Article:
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Inflation teaches us that supply, not demand, constrains our economies, and government borrowing is limited

The unexpected resurgence of inflation is a slap in the face, telling us that the consensus ideas of economic policy are wrong and need to change. Fortunately the “new” ideas we need are well tested and sitting on the shelf.

Inflation comes when aggregate demand exceeds aggregate supply. The source of demand is not hard to find: in response to the pandemic’s dislocations, the US government sent about $5 trillion in checks to people and businesses, $3 trillion of it newly printed money, with no plans for repayment. Other countries enacted similar fiscal expansions and reaped inflation in proportion. Supply is more contentious. Supply did shrink during the pandemic. But inflation spiked after the pandemic was largely over, and many “supply shock” industries were producing as much as before but could not keep up with demand.

But just how much inflation came from demand, induced by looser fiscal or monetary policy, versus reduced supply matters little for the basic lesson. Inflation forces us to face the fact that “supply,” the economy’s productive capacity, is far more limited than most people previously thought. The mantras of the 2010s—“secular stagnation,” “modern monetary theory,” “stimulus”—which preached that prosperity needed only for the government to borrow or print a huge amount of money and hand it out, are in the dustbin. You asked for it. We tried it. We got inflation, not boom.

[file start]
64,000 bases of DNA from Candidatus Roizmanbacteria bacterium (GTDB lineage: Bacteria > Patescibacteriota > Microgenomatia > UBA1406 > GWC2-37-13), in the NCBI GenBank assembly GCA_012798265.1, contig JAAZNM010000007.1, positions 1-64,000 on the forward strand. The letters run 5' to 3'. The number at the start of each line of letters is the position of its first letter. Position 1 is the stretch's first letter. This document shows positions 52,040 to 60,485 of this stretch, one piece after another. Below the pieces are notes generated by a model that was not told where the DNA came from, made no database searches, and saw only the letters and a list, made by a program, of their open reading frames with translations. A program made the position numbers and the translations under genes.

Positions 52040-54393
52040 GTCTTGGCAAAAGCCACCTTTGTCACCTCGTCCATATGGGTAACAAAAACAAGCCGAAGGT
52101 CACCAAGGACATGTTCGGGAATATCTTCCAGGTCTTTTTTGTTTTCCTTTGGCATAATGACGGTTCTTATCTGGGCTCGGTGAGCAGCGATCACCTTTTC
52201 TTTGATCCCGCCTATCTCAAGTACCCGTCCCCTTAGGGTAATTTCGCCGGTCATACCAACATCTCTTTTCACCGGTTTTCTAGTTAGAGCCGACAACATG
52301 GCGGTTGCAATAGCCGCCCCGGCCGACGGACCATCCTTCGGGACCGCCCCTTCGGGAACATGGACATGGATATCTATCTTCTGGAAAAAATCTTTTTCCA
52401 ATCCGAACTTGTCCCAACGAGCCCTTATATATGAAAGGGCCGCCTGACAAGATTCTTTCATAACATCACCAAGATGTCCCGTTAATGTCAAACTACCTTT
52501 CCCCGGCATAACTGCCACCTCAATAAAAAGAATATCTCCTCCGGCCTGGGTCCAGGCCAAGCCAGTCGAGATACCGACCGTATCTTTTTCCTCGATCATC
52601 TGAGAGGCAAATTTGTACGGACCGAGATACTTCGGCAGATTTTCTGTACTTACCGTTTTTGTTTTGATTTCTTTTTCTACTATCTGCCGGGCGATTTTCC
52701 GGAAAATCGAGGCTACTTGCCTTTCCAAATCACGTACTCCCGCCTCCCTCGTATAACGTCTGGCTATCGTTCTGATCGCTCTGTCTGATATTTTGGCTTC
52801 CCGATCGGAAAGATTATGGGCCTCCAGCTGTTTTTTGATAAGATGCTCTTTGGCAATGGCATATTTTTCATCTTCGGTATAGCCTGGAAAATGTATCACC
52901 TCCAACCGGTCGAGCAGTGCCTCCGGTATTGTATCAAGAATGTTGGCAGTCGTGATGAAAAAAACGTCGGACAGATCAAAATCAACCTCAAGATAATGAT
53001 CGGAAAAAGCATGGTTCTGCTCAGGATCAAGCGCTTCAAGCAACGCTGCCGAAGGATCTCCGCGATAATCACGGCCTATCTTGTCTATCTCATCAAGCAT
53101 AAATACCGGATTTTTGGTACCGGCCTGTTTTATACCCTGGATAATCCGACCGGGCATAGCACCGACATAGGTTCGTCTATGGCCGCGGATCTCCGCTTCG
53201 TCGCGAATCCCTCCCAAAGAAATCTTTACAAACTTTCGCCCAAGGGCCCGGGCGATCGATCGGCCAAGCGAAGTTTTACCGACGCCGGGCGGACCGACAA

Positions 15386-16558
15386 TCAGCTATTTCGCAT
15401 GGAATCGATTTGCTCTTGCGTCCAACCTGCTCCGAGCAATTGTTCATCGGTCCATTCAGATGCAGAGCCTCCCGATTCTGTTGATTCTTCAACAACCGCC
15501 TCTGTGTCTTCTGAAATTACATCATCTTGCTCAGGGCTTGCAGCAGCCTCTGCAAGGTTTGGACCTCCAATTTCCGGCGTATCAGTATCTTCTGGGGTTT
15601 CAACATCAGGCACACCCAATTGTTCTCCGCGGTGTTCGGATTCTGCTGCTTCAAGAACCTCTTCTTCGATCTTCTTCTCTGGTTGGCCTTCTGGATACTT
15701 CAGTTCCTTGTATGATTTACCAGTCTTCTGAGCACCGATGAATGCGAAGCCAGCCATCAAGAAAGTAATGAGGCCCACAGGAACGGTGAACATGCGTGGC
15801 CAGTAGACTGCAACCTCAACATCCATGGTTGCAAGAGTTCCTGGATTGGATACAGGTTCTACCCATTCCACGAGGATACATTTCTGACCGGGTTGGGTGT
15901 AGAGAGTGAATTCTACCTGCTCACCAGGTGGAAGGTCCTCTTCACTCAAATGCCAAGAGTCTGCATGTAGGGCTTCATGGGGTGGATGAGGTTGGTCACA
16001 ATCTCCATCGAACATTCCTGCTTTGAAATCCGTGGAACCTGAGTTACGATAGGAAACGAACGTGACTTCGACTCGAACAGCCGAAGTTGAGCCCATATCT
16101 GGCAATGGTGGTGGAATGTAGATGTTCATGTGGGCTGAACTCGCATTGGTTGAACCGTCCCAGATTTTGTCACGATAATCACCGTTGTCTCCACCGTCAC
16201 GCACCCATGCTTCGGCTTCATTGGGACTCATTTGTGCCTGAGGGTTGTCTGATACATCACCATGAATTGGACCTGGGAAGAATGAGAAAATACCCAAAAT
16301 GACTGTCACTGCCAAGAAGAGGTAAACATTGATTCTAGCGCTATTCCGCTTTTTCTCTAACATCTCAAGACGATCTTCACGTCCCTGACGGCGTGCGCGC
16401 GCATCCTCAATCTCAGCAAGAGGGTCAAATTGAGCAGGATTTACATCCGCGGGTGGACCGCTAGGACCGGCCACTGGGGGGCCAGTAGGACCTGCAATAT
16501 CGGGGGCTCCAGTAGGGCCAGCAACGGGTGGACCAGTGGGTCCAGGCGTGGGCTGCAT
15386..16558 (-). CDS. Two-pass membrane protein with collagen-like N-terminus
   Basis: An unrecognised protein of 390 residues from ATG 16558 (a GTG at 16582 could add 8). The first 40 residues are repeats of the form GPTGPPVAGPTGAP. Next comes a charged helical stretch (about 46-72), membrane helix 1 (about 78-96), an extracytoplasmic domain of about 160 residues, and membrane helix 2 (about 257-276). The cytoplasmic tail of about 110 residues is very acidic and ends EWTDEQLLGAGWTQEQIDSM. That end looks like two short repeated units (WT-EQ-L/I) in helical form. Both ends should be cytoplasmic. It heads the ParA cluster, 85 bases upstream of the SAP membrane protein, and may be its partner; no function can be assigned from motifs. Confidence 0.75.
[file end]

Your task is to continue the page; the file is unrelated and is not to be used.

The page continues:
The mantras of the 2010s, which preached that prosperity needed only for the government to borrow or print a huge amount of money and hand it out, are in the dustbin.

A supply-limited economy requires supply-oriented policy, not stimulus, to grow. “Jobs” are now a cost, not a benefit. With 3.7 percent US unemployment, every worker employed on a make-work project is one not doing something more important. Regulations make housing far too costly and time-consuming to build. A coherent immigration system brings in people who work, produce, and pay taxes. We need public infrastructure, but its obscene excess cost is a rathole we can no longer afford. Tariffs that force us to overpay for things foreigners can provide better are just a drain on the economy. Policy focused on who gets what must now focus on incentives, which are the key to growth.

The cancer of stagnation

Stagnation is the quietly insidious economic cancer of our era. US growth fell by half after 2000. Europe and the UK are stagnating even more. Italy has not grown in per capita terms since 2007. Reviving long-term growth drowns any other policy, and only supply, efficiency, productivity, and incentive-oriented policy can revive long-term growth.

The view that there is unlimited demand for government debt, with buzzwords like savings glut” or safe asset shortage,” has equally proved false. The US, UK, and Europe seem to be able to borrow about 100 percent of GDP. More debt leads to higher interest rates, trouble borrowing, and inflation as people try to spend the extra debt rather than hold on to it as a good investment.